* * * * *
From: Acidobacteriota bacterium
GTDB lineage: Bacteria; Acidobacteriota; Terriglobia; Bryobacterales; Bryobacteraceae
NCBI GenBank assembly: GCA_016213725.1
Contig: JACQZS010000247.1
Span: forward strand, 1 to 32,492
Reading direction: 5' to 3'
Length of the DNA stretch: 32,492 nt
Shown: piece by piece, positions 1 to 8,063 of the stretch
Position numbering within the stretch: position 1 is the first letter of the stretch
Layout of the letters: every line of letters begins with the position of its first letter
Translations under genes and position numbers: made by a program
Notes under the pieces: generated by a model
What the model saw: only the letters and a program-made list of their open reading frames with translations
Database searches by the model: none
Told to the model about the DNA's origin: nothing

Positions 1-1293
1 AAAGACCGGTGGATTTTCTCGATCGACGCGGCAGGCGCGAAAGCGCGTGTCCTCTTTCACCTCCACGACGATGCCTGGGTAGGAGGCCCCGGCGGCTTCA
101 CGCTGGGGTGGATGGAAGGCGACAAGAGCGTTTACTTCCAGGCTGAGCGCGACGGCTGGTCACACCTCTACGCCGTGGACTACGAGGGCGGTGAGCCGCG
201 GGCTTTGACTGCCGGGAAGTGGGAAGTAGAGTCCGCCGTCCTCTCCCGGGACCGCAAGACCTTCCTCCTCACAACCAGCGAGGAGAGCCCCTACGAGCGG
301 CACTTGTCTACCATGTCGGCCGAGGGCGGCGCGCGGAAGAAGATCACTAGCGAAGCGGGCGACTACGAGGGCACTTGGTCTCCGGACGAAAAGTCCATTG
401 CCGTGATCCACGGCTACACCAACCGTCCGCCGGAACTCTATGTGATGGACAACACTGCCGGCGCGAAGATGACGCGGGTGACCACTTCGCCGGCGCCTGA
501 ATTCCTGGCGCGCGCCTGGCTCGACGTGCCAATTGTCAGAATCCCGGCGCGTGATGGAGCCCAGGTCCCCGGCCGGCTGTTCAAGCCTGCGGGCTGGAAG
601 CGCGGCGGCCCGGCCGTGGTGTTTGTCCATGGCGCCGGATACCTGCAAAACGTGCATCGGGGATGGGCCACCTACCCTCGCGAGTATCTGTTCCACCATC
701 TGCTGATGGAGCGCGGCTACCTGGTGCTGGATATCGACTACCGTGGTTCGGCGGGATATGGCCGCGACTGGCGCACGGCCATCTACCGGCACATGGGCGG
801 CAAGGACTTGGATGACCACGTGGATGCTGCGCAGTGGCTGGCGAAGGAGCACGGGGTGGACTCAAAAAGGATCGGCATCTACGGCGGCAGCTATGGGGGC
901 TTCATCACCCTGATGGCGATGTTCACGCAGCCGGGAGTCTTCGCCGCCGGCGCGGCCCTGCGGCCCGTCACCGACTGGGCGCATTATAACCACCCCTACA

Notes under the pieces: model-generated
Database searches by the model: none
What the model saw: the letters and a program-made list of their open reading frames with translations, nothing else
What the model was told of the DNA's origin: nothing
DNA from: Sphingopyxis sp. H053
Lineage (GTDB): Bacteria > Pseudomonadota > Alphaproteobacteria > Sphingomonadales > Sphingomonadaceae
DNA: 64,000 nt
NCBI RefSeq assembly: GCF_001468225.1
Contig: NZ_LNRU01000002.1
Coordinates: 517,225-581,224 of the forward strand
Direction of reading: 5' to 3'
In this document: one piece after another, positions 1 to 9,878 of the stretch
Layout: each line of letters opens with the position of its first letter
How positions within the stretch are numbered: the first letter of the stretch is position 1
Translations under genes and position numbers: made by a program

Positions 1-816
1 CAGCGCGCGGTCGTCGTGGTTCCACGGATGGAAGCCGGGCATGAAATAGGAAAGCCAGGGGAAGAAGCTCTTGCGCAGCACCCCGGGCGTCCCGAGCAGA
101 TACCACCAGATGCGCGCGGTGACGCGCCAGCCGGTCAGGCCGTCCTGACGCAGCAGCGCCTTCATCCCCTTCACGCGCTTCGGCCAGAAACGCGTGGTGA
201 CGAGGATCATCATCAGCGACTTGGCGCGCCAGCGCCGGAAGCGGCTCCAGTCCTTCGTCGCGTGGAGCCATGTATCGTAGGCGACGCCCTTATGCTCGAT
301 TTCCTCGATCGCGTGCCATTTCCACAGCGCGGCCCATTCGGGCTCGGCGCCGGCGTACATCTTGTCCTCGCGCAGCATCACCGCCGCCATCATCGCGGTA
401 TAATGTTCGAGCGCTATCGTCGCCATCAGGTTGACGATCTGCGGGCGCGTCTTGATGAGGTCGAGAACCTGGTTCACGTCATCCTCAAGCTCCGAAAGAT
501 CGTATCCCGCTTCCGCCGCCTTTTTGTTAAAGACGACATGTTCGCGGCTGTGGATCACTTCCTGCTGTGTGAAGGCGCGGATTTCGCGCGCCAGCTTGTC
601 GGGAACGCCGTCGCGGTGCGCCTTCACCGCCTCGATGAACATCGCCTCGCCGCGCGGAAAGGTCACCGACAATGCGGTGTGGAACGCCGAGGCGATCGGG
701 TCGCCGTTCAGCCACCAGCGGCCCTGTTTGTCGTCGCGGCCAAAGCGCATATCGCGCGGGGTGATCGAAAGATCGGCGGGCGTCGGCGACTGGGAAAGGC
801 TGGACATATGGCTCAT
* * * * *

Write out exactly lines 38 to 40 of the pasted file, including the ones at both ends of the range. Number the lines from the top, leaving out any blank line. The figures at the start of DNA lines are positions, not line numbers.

In this document: one piece after another, positions 1 to 9,878 of the stretch
Layout: each line of letters opens with the position of its first letter
How positions within the stretch are numbered: the first letter of the stretch is position 1